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College Holds Annual Veterans Salute Nov. 11

2015 PCC Veterans Salute

WINTERVILLE—Pitt Community College honored the nation’s military veterans Wednesday with a ceremony that featured remarks from retired Navy Rear Admiral Gretchen Herbert.

Herbert, who retired in 2014 after a 29-year career, lauded those who attended PCC’s 18th Annual Veterans Salute and said it is important for the country to remember the contributions and sacrifices made by its military personnel.

“We’re here to pay tribute to those who served in uniform and sacrificed much to ensure that we remain a free people; a free people – free from fear, free to live our lives, free to speak our minds, and free to worship as we believe,” Herbert said.

There are approximately 22 million veterans living in the United States today, representing WWII and every war America has fought in since. Herbert pointed out that many of those vets volunteered to defend the nation after the terrorist attacks of 2001.

“Our nation has been at war for almost 15 years,” she said. “Millions of Americans have joined the armed forces since Sept. 11, 2001, knowing full well that they were headed for combat, and hundreds of thousands of them deployed multiple times. These 9/11 veterans, as they’re called, are young, many are women, and many have suffered significant injuries.”

While advances in medical care over the years have saved more American lives in times of war, Herbert said a significant number of combat veterans are returning with wounds that are both complex and difficult to diagnose, such as Traumatic Brain Injury (TBI) and Post Traumatic Stress Disorder.

“The stark fact,” she said, “is that both TBI and post-traumatic stress can hinder our veterans’ adjustment back into society. Many veterans may be reluctant to seek our help or even be aware that they have an injury. And even more insidious, those injuries can go undiagnosed and unnoticed far longer than injuries to the flesh.”

Thankfully, Herbert said, America has done an about face with regard to its treatment of veterans. While Vietnam veterans often found hostility and disrespect upon their return home, she said today’s vets are “often treated like rock stars” and deservedly so.

“Luckily, our society now separates the warrior from the war,” she said. “Regardless of what we might individually feel about our nation’s involvement in past conflicts, we collectively recognize that the men and women who raised their hands and swore to protect the Constitution and our way of life deserve our respect, our admiration and our gratitude. They’ve earned it.”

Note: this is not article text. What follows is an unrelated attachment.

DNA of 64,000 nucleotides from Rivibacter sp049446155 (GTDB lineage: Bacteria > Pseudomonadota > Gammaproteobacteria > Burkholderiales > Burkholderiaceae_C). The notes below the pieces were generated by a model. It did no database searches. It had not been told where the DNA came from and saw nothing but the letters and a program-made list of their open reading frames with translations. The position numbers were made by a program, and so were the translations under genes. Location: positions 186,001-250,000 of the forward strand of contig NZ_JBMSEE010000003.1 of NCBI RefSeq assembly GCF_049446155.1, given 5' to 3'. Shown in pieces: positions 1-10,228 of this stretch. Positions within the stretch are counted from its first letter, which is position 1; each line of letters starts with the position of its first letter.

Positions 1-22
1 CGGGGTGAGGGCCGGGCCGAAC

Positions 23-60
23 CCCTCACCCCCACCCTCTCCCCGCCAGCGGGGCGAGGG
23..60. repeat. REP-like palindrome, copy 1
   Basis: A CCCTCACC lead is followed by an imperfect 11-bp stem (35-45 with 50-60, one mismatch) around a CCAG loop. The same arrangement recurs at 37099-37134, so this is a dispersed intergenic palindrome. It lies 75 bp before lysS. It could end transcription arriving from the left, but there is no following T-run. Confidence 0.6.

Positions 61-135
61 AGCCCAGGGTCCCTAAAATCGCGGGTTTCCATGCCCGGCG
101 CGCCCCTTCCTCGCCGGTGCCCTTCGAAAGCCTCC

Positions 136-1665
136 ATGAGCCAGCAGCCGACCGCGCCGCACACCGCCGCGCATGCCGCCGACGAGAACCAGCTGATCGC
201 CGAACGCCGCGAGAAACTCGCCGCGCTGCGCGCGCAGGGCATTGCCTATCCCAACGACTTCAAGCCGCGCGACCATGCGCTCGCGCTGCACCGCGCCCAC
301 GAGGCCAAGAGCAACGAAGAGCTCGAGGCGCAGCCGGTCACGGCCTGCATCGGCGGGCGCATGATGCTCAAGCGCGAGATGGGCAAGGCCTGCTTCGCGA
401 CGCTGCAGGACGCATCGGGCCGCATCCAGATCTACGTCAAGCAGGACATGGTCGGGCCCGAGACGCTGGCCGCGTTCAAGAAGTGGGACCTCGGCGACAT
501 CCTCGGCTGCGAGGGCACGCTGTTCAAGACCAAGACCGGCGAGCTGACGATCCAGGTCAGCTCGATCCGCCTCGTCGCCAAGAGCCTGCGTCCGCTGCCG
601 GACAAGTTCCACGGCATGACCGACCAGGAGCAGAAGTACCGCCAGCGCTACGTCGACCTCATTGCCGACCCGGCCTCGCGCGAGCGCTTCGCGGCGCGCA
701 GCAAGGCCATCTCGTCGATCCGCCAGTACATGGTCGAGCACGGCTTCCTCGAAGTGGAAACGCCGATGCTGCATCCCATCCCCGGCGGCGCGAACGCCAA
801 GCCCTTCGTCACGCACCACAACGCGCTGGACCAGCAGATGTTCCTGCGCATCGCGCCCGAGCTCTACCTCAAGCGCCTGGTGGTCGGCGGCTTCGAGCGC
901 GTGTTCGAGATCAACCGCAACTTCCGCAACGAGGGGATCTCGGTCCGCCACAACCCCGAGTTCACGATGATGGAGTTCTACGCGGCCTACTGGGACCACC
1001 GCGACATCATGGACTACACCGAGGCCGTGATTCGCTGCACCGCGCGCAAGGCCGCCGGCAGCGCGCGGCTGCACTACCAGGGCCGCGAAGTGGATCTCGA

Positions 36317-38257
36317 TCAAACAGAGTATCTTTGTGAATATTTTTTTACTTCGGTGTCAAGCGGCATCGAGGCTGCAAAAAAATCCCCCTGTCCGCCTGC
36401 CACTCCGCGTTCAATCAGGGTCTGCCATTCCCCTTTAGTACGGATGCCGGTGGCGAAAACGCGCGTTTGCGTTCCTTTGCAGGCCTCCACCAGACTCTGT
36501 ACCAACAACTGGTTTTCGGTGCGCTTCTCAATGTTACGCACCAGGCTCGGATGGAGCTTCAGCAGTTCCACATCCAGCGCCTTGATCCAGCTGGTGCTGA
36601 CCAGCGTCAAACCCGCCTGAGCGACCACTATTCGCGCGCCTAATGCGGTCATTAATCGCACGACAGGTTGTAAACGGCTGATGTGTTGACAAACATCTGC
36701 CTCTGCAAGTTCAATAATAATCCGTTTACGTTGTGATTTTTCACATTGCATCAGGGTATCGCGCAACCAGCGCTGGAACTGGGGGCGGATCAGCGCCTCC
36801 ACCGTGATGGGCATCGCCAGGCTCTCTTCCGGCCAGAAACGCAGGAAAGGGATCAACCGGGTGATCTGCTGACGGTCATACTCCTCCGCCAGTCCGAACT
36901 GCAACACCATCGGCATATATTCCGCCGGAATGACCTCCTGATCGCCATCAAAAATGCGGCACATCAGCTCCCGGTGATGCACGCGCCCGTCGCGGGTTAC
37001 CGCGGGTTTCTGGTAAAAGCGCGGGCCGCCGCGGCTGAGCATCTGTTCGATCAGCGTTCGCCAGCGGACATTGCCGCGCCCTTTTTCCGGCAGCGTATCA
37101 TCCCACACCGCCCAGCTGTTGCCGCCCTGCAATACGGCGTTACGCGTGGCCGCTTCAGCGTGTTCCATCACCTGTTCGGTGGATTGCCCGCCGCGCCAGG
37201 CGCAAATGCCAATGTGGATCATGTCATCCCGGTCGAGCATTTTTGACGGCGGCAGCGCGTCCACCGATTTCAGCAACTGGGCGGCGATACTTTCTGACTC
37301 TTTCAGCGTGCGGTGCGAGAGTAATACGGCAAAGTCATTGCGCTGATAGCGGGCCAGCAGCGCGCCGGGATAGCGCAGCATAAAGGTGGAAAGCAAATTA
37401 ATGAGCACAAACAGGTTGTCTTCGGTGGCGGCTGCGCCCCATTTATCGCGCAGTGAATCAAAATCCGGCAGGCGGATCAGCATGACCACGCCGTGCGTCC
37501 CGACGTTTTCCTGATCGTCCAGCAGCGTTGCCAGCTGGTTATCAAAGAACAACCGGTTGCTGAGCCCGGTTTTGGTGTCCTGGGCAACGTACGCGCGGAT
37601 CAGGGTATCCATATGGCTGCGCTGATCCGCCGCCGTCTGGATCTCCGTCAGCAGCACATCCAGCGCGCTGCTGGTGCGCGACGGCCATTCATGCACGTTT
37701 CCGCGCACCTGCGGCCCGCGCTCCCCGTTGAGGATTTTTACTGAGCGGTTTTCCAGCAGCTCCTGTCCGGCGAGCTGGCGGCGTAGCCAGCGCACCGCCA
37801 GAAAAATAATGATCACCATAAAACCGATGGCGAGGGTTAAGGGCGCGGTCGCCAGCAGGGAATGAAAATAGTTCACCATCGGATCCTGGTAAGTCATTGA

Herbert said it is everyone’s responsibility to provide veterans with the support they need to readjust to civilian life, adding that many of them miss the camaraderie they experienced in the armed forces and the sense of purpose that military service gave them.

She praised PCC, which has been deemed “military-friendly” by G.I. Jobs magazine, for its dedication to serving veterans and providing them with opportunities to serve the community.

“The great schools … make first contact with every military-connected student in the first few weeks of the semester,” she said. “You don’t wait for them to come to your door; you seek them out.”

PCC President G. Dennis Massey, who welcomed attendees to the Veterans Salute, said Pitt strives to “create a culture of trust and connectedness” for the nearly 400 veterans and dependents of veterans that are currently enrolled. He said the college recently made a significant commitment to those students by providing full-time funding for a veteran outreach specialist position to directly serve them.

“That is a significant move, and I think it shows and displays how much we care and want to support the veterans who are on campus,” Massey said. “… We know (college) is challenging. That’s why we’re making this commitment of staff time, and we will continue to work on improving the conditions for veterans here.”

In addition to Herbert’s presentation, this year’s Veterans Salute, which was organized by the PCC Student Veterans Association, featured a slideshow of current PCC student and employee veterans, and a JROTC Color Guard from South Central High School. The group PCC Diminished Impressions sang the national anthem, and the PCC Chorale performed “America, the Beautiful.”